exceptional script. Most movies that
try to display slice of life dialogue fail dismally because it is so
stilted and phony.
the dialogue in this film is so true to the characters’ respective
personalities that it expertly displays a realistic interaction of
such a group.
American Made: Based
on a True Lie:
The lie is that this
is a true story, but, regardless, this is an entertaining, well-made
film, with good pace and action.
Beauty and the Beast:
lots of flaws, an enjoyable trip.
The Zookeeper’s Wife:
Notwithstanding being a calculatedly
sexist movie (made entirely by women) that purposefully minimized
the heroism of the husband, it’s still a fine movie and a good
Also worth seeing: Live
by Night, The Lost City of Z, A Woman’s Life, Atomic Blonde, Baby
Driver, The Comedian, Lady Macbeth, Midnight Return, Kong: Skull Island,
Victoria and Abdul, and War for the Planet of the Apes.
Pitch Perfect 3:
This is not
the worst film of the century; there was, after all, an original
Pitch Perfect in 2012.
Meryl Streep, and Tom Hanks confirm how ignorant, biased, and
ill-informed they are in this politically motivated snorer.
Darkest Hour &
Two fantasies that libel the memory of Winston Churchill but have as
much in common with the truth as the TED movies have with real life.
How much did I
loathe this idiocy that gives women their own Superhero and
completely distorts history? Let me count the ways.
A Cure for Wellness:
to get your mind around the fact that these are real people so
cartoonish they are.
See Pitch Perfect 3,
Daddy’s Home 2:
Transformers: The Last
another one of Mark Wahlburg’s really bad choices.
He’s better than this rubbish, but, then, so is Anthony Hopkins, who
also cashed a paycheck for this.
A film made by people
too cowardly to make a film about an Islamic terrorist so they made
one about an American terrorist, with a motive for why the villain
does what s/he does that is one of the most imbecilic in the history
of intelligent thought.
Advertised as a
comedy, there is nothing remotely humorous in this nihilistic
abhorrently violent nonsense whose sole purpose seems to be to
desensitize its audience to brutality.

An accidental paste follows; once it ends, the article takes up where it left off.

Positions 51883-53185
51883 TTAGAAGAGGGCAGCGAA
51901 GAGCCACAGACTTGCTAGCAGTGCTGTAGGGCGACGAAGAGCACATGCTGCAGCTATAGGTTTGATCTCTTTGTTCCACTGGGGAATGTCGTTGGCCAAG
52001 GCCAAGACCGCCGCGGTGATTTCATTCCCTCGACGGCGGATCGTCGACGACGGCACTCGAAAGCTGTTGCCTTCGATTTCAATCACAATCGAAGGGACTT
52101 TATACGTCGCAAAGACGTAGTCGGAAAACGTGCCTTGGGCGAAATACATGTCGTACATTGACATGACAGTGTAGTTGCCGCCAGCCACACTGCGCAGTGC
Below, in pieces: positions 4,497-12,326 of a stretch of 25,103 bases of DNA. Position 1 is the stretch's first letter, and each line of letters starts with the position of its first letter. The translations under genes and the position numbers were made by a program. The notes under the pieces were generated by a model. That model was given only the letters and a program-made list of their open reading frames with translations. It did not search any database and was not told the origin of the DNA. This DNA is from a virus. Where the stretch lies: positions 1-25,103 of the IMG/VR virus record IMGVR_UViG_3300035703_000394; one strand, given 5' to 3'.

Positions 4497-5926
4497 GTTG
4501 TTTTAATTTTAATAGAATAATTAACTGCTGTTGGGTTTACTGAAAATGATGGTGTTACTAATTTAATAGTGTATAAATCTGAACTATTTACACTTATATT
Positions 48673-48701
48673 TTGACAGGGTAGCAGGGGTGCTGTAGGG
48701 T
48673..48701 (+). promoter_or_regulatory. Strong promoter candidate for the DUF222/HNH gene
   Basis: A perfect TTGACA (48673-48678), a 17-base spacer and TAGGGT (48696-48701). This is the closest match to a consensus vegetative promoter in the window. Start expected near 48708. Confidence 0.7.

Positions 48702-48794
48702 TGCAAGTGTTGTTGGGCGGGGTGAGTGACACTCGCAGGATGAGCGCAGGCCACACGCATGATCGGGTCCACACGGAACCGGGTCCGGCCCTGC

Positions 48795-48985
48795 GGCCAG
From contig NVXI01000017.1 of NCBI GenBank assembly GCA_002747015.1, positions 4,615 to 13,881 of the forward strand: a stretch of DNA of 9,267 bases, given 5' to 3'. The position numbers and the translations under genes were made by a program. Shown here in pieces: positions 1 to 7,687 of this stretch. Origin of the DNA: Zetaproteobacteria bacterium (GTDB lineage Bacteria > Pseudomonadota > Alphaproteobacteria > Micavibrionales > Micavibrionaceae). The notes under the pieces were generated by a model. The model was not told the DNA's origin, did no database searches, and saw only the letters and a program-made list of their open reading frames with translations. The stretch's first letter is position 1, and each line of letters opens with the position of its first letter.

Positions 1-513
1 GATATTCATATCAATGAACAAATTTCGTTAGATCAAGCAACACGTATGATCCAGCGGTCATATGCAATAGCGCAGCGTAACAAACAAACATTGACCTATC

John Wick Chapter 2:
except I don’t think they thought they were making a comedy,
although attributing “thought” to the people who made this thing is
giving them too much credit.
King Arthur: Legend of
Writer-director Guy Ritchie doesn’t come to this game of putting his
own spin on hallowed literature as a virgin. He did the same thing
with Arthur Conan Doyle’s Sherlock Holmes and I loathed this one
almost as much as I loathed each of those.
Nobody Speak: Trials
of the Free Press: A prejudiced, partisan, ham-fisted
polemic, so biased it would embarrass Pravda.
Too silly and trite to
be involving. On the plus side, it was less than 90 minutes long.
Warning! This is a movie for nobody. It is violent, profane, and
without any redeeming social or entertainment value.
Murder on the Orient
Excruciating to sit through because it’s a “star turn” for director
Kenneth Brannagh and he suffers terribly in comparison with his
predecessors Peter Ustinov and David Suchet playing Agatha
Christie’s P.I. with the little grey cells, Hercule Poirot.
The Golden Circle: The first was a surprisingly good
spoof of James Bond movies. This sequel, however, is simply
Michael Fassbender sleepwalks through the role, barely
hitting his marks and mumbling his lines. He is poorly directed by
Tomas Alfredson, from an even worse script. Val
Kilmer”incomprehensible slurring has little or nothing to do with
the plot. Nor, really, does his presence in the film.